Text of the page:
Have you noticed moisture between the panes of glass on your double-hung windows? This is a common problem in Dayton homes with older, wooden windows, and it’s also seen with a lot of vinyl replacement windows. Condensation between the glass is usually indicative of a broken window seal. Keep reading for a closer look at window seals, how they lead to condensation buildup, and what you can do to solve this problem.
What Are Window Seals?
Most modern double-hung windows feature dual-pane glass. In other words, both the bottom and top window sash feature two panes of glass, one mounted inside the other in the window sash. When the window is new, these pieces of glass are each sealed tightly into the sash. This prevents air from leaking between the glass panes, which keeps your home comfortable and energy-efficient.
As windows age, the seals that hold the window glass into the sash can break down or deteriorate. With wood windows, the seal breaks as the wood ages and develops rot. New vinyl windows often develop leaky seals as the vinyl contracts and expands in response to temperature fluctuations.
Why Does Condensation Build up When Windows Develop Leaks?
Once the seals are compromised, air is free to leak between the panes of your double-hung windows. This air has a certain level of moisture within in. (In the summer, the air in your Dayton home tends to be pretty humid.) When the temperature drops, such as in the evening, some of the water condenses out of the air between your window panes. This moisture clings to the inside surfaces of the glass.
Because airflow between the glass panes is still limited, the moisture that condenses out of the air does not tend to evaporate quickly. Instead, more and more condensation builds up overtime. What initially looks like some fogginess inside your windows can progress to larger droplets of moisture.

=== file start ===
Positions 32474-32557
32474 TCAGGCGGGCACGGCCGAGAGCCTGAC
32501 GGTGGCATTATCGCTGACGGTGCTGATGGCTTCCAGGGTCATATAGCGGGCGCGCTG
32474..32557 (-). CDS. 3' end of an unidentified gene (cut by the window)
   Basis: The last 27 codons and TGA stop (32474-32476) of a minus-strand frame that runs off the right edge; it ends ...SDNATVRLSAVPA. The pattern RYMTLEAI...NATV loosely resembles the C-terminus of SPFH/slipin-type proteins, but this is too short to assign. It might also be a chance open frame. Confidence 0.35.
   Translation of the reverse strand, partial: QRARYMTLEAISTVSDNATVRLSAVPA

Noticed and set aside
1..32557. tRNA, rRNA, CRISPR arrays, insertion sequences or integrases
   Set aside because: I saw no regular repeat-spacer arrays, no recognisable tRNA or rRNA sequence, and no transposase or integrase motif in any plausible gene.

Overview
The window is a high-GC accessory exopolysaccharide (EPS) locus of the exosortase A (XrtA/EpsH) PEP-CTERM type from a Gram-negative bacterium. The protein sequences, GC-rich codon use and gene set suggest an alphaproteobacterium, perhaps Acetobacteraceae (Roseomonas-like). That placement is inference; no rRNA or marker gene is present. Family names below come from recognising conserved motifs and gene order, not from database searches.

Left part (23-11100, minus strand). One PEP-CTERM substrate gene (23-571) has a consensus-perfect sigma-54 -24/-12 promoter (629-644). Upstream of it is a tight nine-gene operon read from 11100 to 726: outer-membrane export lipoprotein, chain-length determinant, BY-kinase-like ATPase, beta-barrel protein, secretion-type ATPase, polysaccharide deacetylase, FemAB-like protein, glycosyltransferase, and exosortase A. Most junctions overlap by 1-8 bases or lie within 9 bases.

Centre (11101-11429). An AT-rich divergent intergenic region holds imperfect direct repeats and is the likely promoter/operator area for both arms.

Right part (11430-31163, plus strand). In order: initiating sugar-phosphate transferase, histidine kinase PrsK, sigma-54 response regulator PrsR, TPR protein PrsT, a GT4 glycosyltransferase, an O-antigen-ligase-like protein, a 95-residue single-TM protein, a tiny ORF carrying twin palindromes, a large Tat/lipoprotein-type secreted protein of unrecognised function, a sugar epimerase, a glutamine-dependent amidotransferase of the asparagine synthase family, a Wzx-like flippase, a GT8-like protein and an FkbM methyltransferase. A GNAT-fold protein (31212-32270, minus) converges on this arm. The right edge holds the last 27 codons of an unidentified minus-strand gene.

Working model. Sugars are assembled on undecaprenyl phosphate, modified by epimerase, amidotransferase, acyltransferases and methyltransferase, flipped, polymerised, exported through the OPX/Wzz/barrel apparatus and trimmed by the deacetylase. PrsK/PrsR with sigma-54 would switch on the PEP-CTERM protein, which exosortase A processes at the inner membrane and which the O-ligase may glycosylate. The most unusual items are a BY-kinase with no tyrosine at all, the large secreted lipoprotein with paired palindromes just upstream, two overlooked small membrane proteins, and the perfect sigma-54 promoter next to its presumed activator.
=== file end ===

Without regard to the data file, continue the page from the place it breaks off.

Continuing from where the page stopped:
Will Window Condensation Cause Damage?
Condensation between your window panes is not just ugly. It’s also a threat to the condition of your windows and home. Moisture begets mold, so you may soon begin to notice mold growth in and around your windows. Now that they’re being exposed to constant moisture, the windows will begin deteriorating even more rapidly — especially if they are wood windows.
What Can You Do About Condensation in Double-Hung Windows?
While there are companies that advertise repair services for windows with condensation buildup and damaged seals, repairing these windows is not often worthwhile. Once the seals have been compromised, they are prone to breaking again, even after they are repaired. And repairing the windows usually means that any water damage to the sash is left unaddressed.
The best fix for double-hung windows with moisture between the glass is to replace the windows. Make sure you steer clear of vinyl windows, as these may soon develop similar air leaks and moisture issues. Instead, consider Fibrex® windows from Renewal by Andersen. Fibrex resists warping, even in Dayton’s fluctuating temperatures, so it stays tightly sealed to the glass and protects against condensation buildup.
If moisture has begun to appear within the windows on your Dayton home, do not ignore this issue. Condensation buildup indicates that your window’s seals are compromised. Contact Renewal by Andersen to schedule a free, in-home consultation, and learn more about our leak-resistant, Fibrex windows.